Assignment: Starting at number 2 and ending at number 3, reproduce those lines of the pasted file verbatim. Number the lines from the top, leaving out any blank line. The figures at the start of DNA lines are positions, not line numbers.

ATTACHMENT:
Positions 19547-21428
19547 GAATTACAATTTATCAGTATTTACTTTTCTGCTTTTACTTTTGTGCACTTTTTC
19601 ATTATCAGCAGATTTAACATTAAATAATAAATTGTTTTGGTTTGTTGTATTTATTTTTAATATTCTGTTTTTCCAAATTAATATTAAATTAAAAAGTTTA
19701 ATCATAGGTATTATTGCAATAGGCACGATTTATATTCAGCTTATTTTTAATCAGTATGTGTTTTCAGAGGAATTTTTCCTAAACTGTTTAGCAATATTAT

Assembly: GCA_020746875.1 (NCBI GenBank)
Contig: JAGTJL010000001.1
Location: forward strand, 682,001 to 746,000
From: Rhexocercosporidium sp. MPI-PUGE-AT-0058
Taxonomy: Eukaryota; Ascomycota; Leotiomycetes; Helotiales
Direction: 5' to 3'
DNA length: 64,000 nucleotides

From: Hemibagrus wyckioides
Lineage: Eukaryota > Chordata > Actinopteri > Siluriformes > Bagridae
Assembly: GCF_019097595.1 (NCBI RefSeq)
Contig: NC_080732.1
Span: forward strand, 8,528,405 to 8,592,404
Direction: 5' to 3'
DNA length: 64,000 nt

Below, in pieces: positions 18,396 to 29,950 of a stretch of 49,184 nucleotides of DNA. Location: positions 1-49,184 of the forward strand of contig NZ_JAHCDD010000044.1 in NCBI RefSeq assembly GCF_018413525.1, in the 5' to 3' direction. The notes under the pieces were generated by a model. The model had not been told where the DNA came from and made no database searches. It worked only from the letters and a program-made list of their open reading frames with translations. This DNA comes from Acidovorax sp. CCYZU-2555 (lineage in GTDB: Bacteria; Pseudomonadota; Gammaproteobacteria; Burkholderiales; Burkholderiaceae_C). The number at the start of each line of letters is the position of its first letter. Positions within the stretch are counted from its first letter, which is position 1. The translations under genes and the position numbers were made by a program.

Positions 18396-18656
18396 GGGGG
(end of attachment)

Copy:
19547 GAATTACAATTTATCAGTATTTACTTTTCTGCTTTTACTTTTGTGCACTTTTTC
19601 ATTATCAGCAGATTTAACATTAAATAATAAATTGTTTTGGTTTGTTGTATTTATTTTTAATATTCTGTTTTTCCAAATTAATATTAAATTAAAAAGTTTA